Editor’s note: This is the first part of a two-part series. The second part will appear in the September/October 2022 issue of Applied Radiology.
A variety of developmental and acquired intracranial cysts are frequently encountered on imaging. Knowledge of their imaging characteristics, localization, and clinical behavior improves diagnostic accuracy. In this first part of a two-part series, we review non-neoplastic, developmental cystic lesions, including prominent perivascular/Virchow-Robin spaces, epidermoid, dermoid, colloid cyst, arachnoid cyst, and Rathke cleft cysts. Epidemiologic and pathophysiologic features, clinical presentation, diagnosis, and radiologic characteristics for each will be discussed.
Perivascular spaces (PVS) are not true lesions. As the name implies, they are a result of blood vessels penetrating the brain parenchyma attaining a peripheral pial and arachnoid covering; thus, they contain variable amounts of cerebrospinal fluid (CSF) in a potential small subarachnoid space.1 These are not specific to one age group and the incidence has been reported to increase with age.1 Perivascular spaces are potential conduits for leptomeningeal spread of tumors and infections.2 Prominent or giant PVS exceeding 15 mm can be seen in the inferomedial temporal lobes, pons, and deep nuclei.1 Most large PVSs are found incidentally; however, they may be seen in patients suffering from headache and other neurological symptoms (Figure 1).
A knowledge of the imaging appearances and typical locations of these cyst-like structures should avoid raising unnecessary concerns. Magnetic resonance imaging (MRI) is the preferred modality to confirm giant PVS, but they can also be diagnosed with computed tomography (CT.) On both modalities these structures behave similarly to CSF and show no contrast enhancement in the wall.1,3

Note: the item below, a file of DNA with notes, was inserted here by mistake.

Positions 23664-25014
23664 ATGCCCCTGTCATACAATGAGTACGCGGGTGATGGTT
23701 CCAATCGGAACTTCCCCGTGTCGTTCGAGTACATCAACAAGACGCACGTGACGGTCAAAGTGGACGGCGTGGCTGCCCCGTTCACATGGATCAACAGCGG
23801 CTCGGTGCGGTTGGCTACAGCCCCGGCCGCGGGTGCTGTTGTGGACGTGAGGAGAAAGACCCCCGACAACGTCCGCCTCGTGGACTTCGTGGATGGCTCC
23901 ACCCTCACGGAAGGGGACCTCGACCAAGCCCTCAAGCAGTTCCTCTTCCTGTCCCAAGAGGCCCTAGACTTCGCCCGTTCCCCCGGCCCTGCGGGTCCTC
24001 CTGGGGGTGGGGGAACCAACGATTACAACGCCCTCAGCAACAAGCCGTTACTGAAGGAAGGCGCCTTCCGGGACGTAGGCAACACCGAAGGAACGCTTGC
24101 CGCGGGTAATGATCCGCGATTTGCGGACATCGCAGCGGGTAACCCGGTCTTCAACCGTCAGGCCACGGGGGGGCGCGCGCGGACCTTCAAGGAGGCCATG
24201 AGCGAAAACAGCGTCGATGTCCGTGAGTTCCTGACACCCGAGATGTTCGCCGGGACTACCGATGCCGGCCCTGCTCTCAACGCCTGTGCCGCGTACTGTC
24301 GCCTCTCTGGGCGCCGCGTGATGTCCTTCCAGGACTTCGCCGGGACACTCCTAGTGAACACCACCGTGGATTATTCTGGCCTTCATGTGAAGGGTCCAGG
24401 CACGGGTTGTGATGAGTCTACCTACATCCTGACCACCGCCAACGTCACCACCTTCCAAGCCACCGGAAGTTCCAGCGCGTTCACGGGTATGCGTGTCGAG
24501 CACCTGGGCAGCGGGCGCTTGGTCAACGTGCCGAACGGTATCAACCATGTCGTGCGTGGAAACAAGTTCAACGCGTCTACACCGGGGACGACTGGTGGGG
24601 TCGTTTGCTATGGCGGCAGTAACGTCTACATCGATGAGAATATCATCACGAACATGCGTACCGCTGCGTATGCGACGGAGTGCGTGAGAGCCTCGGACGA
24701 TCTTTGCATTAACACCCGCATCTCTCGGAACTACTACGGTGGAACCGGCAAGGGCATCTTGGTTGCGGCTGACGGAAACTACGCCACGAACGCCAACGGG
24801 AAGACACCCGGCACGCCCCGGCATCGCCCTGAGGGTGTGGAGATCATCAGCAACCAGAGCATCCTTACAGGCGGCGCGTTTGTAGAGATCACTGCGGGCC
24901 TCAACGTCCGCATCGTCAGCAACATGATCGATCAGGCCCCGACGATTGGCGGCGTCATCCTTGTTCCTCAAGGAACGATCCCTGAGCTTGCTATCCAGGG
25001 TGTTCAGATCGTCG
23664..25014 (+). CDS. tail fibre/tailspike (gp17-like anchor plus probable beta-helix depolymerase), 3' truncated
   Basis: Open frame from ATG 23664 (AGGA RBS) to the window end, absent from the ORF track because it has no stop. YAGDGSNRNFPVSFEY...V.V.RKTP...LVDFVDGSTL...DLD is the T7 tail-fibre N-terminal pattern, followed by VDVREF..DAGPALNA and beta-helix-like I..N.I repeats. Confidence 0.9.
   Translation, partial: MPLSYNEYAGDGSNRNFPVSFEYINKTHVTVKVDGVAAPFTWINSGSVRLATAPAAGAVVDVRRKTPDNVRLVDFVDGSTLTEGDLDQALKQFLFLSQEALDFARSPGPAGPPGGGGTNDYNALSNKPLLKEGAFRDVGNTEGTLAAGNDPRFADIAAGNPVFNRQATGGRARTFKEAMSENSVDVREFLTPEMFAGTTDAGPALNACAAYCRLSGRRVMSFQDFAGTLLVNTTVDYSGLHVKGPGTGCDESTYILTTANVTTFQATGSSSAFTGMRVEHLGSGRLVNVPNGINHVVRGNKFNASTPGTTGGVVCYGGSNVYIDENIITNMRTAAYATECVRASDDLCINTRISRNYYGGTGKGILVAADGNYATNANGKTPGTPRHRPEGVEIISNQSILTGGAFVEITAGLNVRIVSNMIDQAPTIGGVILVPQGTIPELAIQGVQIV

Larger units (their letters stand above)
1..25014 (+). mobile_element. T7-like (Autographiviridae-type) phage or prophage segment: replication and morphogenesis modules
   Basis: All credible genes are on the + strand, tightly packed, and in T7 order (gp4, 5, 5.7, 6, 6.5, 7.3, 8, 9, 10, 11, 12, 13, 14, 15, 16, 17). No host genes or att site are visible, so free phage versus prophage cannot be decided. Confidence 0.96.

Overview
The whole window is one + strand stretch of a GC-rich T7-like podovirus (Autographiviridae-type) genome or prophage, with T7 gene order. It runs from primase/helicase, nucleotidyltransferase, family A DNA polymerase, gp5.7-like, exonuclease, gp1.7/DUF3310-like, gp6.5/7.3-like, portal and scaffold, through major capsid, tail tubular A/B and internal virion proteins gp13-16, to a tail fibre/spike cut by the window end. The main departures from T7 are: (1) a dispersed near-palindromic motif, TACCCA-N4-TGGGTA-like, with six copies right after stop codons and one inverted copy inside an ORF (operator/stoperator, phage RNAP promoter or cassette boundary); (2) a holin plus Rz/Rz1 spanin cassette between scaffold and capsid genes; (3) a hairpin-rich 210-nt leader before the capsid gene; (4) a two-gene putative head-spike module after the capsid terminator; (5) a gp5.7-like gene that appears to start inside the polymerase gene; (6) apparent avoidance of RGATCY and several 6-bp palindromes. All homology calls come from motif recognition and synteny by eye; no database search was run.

Epidermoid cysts account for approximately 1-2% of all intracranial tumors.4 Men and women are affected equally, with peak incidence in the third and fourth decades. They result from displacement of ectodermal elements during neural tube closure.5 These tumors are usually located in the parasellar region and cerebellopontine angle and less frequently in the suprasellar cistern, cerebral and cerebellar hemispheres. Epidermoids expand slowly with benign histopathologic features. Malignant transformation of epidermoid is extremely rare. Most patients become symptomatic during adulthood.4 Signs and symptoms generally result from mass effect on adjacent structures and include headache, cranial nerve deficits, and seizures.
Extradural epidermoids are less frequent than intradural ones, usually occur in the temporal bones, and appear as well-defined lesions with scalloped margins. Epidermoids are hypodense on CT, similar to or slightly higher than CSF, with minimal to no peripheral enhancement. Up to 25% of epidermoids show calcification on CT. Findings on MRI depend on maturation of the cysts but generally epidermoids are hypointense on T1 images and hyperintense on T2 images.6 Distinguishing epidermoid from arachnoid cysts can be challenging with CT; MRI is more useful, as epidermoids are brighter than CSF on fluid attenuation inversion recovery (FLAIR) and, unlike arachnoid cysts, which demonstrate facilitated diffusion owing to their cystic nature, epidermoids typically have reduced diffusion on diffusion weighted imaging (DWI) with low apparent diffusion coefficient (ADC) values (Figure 2).
Intracranial dermoids are rare, accounting for 1% of all intracranial lesions.7 Men are affected more commonly than women, and patients are younger than those with epidermoids at presentation. Unlike epidermoids, these lesions tend to occur in the supratentorial midline or paramedian locations. The typical location for a dermoid is in the suprasellar cistern or in the temporosylvian region.7 Most patients with dermoids are asymptomatic. Symptoms usually result from mass effect on adjacent structures or chemical meningitis upon rupture of the cyst and leakage into the subarachnoid space.
Dermoid cysts have characteristic imaging appearances. They present as well-defined, lobulated midline lesions on CT with fat density and calcification in the wall. Contrast enhancement is uncommon in dermoids. Lesions are hyperintense on T1 images with signal void that corresponds to calcification. Dermoids do not show enhancement with gadolinium on MRI. Dermoid signal varies from hypo- to hyperintense on T2 images (Figure 3). Classically, when a dermoid ruptures, fat droplets will appear scattered in the subarachnoid spaces and/or intraventricularly, best seen as hyperintense on T1 images; chemical meningitis can result in leptomeningeal enhancement.